Warm Springs National Fish Hatchery
Southeast Region

 

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Warm Springs NFH's Alligator Gar Research Accomplishments

 

2005

  • Provided assistance for the first time to Pvt. John Allen NFH staff with spawning, culture, and research efforts.
  • Began development of spawning procedures (including stripping eggs from females and collecting sperm from males to optimize the cross ratio of 5 males to 1 female).
  • Began development of culture techniques for rearing early life stages at the hatchery.

 

2005 – Research

  • Collected sperm samples for a cryopreservation study. The study focuses on developing freezing techniques for alligator gar sperm.
  • Frozen sperm samples were placed in a repository for future studies.

 

2006

  • Provided assistance to Pvt. John Allen NFH staff with broodfish collection, spawning, culture, and research efforts.
  • Spawned three females and eight males at Pvt. John Allen NFH. First successful strip spawning of alligator gar produced 251,600 eggs. Over 140,000 fry produced at Pvt. John Allen NFH.
  • Fry was distributed to several federal and state agencies along the Mississippi River.
  • Culture techniques were evaluated and additional protocols were developed at Warm Springs to raise alligator gar in earthen ponds. Natural forage was also produced for the larval and young of year alligator gar.
  • Approximately 15,000 fry were received from the spawning at Pvt. John Allen NFH and 10,000 were stocked into ponds. This first year trial yielded a very low survival with returns ranging from 4 to 8%. Bird predation more likely was the biggest contributor to the low numbers but high predation amongst themselves is also a factor.
  • 96 fish (averaging 12.66 inches, 0.34 lbs.) were coded wire-tagged and distributed to the Hatchie River in Tennessee in July 2006.

 

2006 – Research

  • Collected additional sperm samples for a cryopreservation study. The study focuses on developing freezing techniques for alligator gar sperm.
  • Frozen sperm samples were placed in a repository for future studies.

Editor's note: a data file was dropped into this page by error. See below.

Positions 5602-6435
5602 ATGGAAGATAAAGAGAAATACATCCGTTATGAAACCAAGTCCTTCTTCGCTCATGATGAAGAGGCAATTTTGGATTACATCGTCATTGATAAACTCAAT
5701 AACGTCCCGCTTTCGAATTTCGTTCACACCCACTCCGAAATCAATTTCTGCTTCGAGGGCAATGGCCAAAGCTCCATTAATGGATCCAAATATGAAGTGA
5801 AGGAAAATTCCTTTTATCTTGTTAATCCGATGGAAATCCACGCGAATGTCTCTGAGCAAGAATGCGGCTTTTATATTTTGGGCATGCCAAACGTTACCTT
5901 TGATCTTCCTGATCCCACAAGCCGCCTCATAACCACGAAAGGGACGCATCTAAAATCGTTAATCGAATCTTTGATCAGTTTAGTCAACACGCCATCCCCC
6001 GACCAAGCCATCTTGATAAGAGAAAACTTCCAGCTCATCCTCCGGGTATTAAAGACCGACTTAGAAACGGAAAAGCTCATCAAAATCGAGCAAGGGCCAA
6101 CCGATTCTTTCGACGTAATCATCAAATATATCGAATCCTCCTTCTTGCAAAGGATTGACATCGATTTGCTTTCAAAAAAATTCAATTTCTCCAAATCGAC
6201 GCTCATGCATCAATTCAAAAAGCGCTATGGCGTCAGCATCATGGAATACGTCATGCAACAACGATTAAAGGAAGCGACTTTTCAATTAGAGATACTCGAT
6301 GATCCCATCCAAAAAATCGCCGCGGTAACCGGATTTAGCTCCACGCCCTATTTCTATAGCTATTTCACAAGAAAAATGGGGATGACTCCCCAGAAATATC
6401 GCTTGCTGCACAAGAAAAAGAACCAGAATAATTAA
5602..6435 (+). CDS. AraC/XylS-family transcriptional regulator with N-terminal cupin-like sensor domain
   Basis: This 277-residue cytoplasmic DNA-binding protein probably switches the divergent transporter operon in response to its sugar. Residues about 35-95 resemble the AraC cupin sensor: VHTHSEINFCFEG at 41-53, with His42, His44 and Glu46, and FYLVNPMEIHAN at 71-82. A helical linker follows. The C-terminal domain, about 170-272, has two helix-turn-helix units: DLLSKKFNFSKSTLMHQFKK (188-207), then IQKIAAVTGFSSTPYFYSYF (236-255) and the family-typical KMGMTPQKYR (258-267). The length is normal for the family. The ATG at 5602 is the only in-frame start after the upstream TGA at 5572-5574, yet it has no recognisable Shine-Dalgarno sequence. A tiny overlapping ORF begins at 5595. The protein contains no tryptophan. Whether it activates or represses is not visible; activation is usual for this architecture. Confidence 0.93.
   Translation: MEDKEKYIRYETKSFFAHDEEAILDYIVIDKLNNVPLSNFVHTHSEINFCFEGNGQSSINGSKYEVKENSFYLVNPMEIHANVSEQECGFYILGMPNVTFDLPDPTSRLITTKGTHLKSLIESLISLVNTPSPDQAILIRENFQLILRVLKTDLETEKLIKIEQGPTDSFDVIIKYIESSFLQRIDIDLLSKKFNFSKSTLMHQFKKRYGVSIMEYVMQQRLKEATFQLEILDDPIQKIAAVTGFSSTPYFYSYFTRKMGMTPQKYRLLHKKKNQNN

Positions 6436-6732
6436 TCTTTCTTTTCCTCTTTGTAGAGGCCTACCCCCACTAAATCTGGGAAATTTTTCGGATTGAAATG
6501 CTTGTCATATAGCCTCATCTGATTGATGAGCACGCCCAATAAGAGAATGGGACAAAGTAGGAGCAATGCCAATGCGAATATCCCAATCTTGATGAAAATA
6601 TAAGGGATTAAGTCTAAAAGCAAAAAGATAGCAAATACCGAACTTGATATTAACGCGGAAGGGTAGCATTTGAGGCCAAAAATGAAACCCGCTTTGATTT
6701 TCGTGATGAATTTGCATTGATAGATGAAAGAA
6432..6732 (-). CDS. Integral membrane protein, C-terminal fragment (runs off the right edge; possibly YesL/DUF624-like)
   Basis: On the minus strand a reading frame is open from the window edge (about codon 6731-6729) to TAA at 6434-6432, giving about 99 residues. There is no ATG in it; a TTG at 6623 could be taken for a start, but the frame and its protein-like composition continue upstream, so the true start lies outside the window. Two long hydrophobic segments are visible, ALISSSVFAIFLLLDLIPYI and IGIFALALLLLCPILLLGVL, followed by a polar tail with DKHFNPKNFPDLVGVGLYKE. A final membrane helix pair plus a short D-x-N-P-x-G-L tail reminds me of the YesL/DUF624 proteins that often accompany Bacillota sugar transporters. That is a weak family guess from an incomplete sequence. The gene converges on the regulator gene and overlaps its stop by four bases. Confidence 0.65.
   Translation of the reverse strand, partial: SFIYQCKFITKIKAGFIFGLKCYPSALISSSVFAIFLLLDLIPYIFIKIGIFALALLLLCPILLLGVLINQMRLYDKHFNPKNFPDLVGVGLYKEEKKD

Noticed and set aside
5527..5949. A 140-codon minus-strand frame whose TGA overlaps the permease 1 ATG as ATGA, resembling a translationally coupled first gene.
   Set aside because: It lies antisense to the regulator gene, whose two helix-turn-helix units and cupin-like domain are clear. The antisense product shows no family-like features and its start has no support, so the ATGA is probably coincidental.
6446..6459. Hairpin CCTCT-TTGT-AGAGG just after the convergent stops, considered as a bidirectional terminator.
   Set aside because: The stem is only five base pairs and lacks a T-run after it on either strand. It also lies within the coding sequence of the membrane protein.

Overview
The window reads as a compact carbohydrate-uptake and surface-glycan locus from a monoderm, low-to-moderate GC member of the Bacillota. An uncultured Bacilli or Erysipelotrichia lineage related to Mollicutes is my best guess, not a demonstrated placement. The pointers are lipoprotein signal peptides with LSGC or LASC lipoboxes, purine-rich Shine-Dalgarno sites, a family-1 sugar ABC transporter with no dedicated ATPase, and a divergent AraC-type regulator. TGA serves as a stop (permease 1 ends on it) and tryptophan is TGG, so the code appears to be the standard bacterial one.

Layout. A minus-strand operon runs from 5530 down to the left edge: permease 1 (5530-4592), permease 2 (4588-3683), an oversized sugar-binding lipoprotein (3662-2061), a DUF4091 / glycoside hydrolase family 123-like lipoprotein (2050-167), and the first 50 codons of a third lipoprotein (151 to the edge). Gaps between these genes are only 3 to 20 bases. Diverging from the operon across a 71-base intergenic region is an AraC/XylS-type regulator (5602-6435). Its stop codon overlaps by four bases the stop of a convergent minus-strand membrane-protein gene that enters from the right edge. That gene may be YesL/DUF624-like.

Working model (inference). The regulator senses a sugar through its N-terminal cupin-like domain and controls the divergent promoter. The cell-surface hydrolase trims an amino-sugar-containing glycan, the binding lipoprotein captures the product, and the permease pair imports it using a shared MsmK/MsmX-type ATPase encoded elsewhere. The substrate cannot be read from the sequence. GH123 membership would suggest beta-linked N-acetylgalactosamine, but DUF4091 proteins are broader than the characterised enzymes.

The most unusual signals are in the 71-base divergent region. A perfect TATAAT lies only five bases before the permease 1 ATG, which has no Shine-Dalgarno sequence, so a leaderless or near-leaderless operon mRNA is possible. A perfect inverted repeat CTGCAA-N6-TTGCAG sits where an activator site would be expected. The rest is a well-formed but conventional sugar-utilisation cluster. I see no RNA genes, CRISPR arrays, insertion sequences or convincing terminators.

2007

  • Provided assistance to Pvt. John Allen NFH staff with broodfish collection from St. Catherine’s Creek NWR, spawning, culture, and research efforts.
  • Spawned four females and three males at Pvt. John Allen NFH. The strip spawning of alligator gar produced over 224,000 eggs. Fry was distributed to several federal and state agencies along the Mississippi River.
  • Due to anti-escapement issues, the hatchery staff developed trials and protocols to raise alligator gar intensively by utilizing several 8-foot long tanks, several circular tanks, raceways in the holding house and the lake sturgeon building, and a 20’ raceway in Pond # 41. Raising the gar in ponds was not attempted this year.
  • Pond culture techniques were refined to produce and concentrate natural forage (including fathead minnows) for feeding larval and young of year alligator gar.
  • Approximately 10,000 fry (344.8 grams) were received from the spawning at Pvt. John Allen NFH and were stocked into the raceways and tanks. Over a seven week period from mid-May to early-July the gar grew to an average length of 9.5 inches.
  • 102 fish were shipped to Pvt. John Allen NFH (averaging 9.46 inches, 0.14 lbs.) to be coded wire-tagged and distributed to the Hatchie River in Tennessee in July 2006.
  • Our staff began collaboration with Alabama program in 2007, by providing technical expertise and guidance to their biologists.

 

2007 – Research

  • Collected additional sperm samples for a cryopreservation study. Modified sperm collection technique to provide sufficient quantities of sperm for research. Frozen sperm samples were placed in a repository for future studies.
  • Small lots of eggs from alligator gar females were collected and fertilized with sperm that was frozen in 2005 and 2006. The cryopreserved sperm fertilized eggs at a relatively good percentage, validating the techniques used in the past two years.

 

2008

  • Provided assistance to Pvt. John Allen NFH staff with broodfish collection from St. Catherine’s Creek NWR, spawning, culture, and research efforts. Alabama Department of Conservation also transported several fish to the Pvt. John Allen NFH for assistance in spawning alligator gar for the Alabama restoration program.
  • Spawned only one Mississippi female at Pvt. John Allen NFH. The strip spawning of alligator gar produced viable eggs but within 24 hours the eggs were dead. The cause of mortality is unknown.
  • Several lots from crosses of Alabama fish were used in an egg de-adhesion study conducted by Fish Technology Center personnel. At the end of this study, 1,300 fry were transported back to Warm Springs and transferred to us for grow-out. Even though we had minimal success (12%) with raising Alabama fry, we were still able to ship out 159 fish that were stockable size (greater than 12”). These fish were stocked into the Mobile River by Alabama DNCR staff on July 31st. The fish were measured, tagged and hauled by DNR personnel and stocked into the Mobile River. This event was the first stocking ever of alligator gar in Alabama.